WASHINGTON (Reuters) – The Republican-led U.S. Senate planned votes for Thursday on competing proposals, one broadly backed by Democrats and the other by Republicans, to end the partial government shutdown, both of which seemed unlikely to resolve the month-long impasse.
A visitor walks by the U.S. Capitol on day 32 of a partial government shutdown as it becomes the longest in U.S. history in Washington, U.S., January 22, 2019. REUTERS/Jim Young
Republican President Donald Trump last month triggered the shutdown, now in its 34th day, by demanding $5.7 billion for a U.S.-Mexico border wall, opposed by Democrats, as part of any legislation to fund about a quarter of the government.
The longest such shutdown in U.S. history has left 800,000 federal workers as well as private contractors without pay and struggling to make ends meet, with the effects on government services and the economy reverberating nationwide.
Senate Majority Leader Mitch McConnell plans a vote on a Democratic proposal to fund the government for three weeks but does not include the wall funding that Trump wants.
Its prospects looked dim in the Republican-controlled chamber, although at least one conservative senator reportedly plans to back it. The Democratic-controlled U.S. House of Representatives has passed similar bills but Trump has rejected legislation that does not include the wall funding.
McConnell has previously said he would not consider legislation that Trump did not support. The mere fact that he is willing to allow for a vote suggests he may be trying to persuade lawmakers of both parties to compromise.
U.S. Senator Cory Gardner intends to vote for the bill, the Denver Post said, citing the lawmaker’s spokesman. Representatives for the Colorado Republican could not be immediately reached for comment.
McConnell also planned to hold a vote on a separate bill that includes wall funding and a temporary extension of protections for “Dreamers,” hundreds of thousands of people brought to the United States illegally as children, to reflect an offer Trump made on Saturday.
Democrats have dismissed Trump’s offer, saying they would not negotiate on border security before reopening the government and would not trade a temporary extension of the immigrants’ protections in return for a permanent border wall they have called ineffective, costly and immoral.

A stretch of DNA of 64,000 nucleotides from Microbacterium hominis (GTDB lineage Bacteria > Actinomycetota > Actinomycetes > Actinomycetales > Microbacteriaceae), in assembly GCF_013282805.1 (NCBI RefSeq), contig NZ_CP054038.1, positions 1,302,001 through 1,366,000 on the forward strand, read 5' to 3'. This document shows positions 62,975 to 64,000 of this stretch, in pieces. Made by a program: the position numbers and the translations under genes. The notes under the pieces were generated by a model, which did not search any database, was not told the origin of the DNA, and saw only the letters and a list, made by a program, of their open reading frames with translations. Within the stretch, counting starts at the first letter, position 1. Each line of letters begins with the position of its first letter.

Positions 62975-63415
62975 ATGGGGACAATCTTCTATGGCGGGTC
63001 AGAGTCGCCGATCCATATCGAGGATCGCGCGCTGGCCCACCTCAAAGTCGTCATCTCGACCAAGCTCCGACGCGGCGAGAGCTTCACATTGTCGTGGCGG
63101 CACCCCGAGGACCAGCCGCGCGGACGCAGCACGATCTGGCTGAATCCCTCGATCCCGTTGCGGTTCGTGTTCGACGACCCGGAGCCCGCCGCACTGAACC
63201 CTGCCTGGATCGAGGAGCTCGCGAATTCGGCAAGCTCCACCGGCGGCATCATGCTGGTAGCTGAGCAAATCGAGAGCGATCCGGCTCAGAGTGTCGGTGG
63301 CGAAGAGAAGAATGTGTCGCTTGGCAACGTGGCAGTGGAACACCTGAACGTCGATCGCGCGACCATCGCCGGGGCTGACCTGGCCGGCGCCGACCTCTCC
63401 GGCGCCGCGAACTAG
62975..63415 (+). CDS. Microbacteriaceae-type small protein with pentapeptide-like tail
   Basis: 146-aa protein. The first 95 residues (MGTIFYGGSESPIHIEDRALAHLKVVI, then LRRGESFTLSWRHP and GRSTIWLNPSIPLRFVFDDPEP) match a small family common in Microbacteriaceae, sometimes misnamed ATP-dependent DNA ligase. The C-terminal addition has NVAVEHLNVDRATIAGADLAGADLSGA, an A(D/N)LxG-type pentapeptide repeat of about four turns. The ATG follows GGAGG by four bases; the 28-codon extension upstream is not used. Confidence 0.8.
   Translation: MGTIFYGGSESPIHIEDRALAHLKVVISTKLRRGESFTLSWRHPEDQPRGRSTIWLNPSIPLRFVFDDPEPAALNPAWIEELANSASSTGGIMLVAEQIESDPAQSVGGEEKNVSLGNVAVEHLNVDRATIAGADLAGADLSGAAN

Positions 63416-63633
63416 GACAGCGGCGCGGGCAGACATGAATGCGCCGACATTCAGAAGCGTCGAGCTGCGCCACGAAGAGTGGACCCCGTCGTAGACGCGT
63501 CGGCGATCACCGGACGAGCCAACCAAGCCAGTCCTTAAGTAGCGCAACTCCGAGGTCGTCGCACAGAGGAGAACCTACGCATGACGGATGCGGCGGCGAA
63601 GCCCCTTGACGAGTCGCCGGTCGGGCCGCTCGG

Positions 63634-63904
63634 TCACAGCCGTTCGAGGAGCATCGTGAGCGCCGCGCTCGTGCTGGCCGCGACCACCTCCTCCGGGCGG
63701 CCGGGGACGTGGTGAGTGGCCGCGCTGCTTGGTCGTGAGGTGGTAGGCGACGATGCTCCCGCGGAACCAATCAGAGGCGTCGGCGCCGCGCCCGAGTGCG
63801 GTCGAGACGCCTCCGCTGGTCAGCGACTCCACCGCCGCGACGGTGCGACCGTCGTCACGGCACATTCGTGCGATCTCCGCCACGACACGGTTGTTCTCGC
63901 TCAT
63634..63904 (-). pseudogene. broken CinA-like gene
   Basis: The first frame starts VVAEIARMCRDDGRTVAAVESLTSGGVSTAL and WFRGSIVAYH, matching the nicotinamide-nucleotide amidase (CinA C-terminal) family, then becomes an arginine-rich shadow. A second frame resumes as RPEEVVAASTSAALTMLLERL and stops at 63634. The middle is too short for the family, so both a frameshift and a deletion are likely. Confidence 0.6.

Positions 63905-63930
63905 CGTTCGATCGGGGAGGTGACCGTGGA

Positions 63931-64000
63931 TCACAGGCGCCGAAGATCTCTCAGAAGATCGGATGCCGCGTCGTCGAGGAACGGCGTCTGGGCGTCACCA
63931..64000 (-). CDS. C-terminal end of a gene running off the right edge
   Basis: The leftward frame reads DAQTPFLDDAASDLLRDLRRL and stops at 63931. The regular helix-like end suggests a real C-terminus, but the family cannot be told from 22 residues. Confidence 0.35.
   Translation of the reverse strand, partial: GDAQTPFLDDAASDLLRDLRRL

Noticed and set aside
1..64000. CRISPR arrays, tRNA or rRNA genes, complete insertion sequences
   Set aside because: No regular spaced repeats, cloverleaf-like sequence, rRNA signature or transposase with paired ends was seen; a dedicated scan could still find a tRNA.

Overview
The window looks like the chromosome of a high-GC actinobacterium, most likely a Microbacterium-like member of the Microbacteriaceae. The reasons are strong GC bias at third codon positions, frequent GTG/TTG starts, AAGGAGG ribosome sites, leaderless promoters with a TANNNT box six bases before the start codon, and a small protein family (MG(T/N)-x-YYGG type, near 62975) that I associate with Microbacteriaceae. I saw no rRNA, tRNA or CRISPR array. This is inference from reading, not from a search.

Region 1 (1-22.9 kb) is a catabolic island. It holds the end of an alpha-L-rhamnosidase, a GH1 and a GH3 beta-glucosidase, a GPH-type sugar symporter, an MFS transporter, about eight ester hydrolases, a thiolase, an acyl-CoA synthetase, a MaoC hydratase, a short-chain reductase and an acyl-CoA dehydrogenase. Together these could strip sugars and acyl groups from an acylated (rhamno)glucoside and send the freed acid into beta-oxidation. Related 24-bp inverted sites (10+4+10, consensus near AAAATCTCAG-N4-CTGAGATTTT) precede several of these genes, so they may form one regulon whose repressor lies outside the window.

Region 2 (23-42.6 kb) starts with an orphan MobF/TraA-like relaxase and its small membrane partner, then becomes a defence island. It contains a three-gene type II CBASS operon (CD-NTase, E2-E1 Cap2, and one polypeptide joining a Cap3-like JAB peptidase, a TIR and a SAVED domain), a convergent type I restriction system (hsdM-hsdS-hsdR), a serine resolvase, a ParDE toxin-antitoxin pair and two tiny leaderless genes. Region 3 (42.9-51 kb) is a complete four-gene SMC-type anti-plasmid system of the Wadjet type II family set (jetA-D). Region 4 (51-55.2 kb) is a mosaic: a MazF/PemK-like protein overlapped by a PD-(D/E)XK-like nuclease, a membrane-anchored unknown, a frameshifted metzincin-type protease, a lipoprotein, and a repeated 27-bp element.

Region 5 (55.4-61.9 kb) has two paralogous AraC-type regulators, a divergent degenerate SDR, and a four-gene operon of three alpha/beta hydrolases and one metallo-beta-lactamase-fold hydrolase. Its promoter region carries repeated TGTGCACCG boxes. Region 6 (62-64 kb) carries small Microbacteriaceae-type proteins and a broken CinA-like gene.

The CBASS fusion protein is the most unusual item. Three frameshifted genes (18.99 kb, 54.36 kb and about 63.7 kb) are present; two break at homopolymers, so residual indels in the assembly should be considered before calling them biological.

McConnell’s calculation may be that if both bills fail, that could convince Republicans and Democrats to seek a compromise.
One possibility emerged on Wednesday when House Democratic leaders floated the idea of giving Trump most or all of the money he seeks for security along the Mexican border but that could not be used to build a wall.
Representative James Clyburn, the No. 3 House Democrat, said Democrats could fulfill Trump’s request for $5.7 billion for border security with technological tools such as drones, X-rays and sensors, as well as more border patrol agents.
On Wednesday, House Speaker Nancy Pelosi, the top U.S. Democrat, essentially disinvited Trump from delivering the annual State of the Union address in the House chamber until the government is fully open. Trump initially called her move “a disgrace,” before acquiescing in a late-night post on Twitter.
“I will do the Address when the Shutdown is over. I am not looking for an alternative venue … because there is no venue that can compete with the history, tradition and importance of the House Chamber,” he wrote. “I look forward to giving a ‘great’ State of the Union Address in the near future!”
Pelosi responded on Twitter with a call to Trump to support House-passed legislation to end the government shutdown. “Please accept this proposal so we can re-open government, repay our federal workers and then negotiate our differences,” she said.
A Reuters/Ipsos poll last week found more than half of Americans blamed Trump for the shutdown even as he has sought to shift blame to Democrats after saying last month he would be “proud” to close the government for border security.
Reporting by Richard Cowan; Writing by Arshad Mohammed and Susan Heavey; Editing by Peter Cooney and Chizu Nomiyama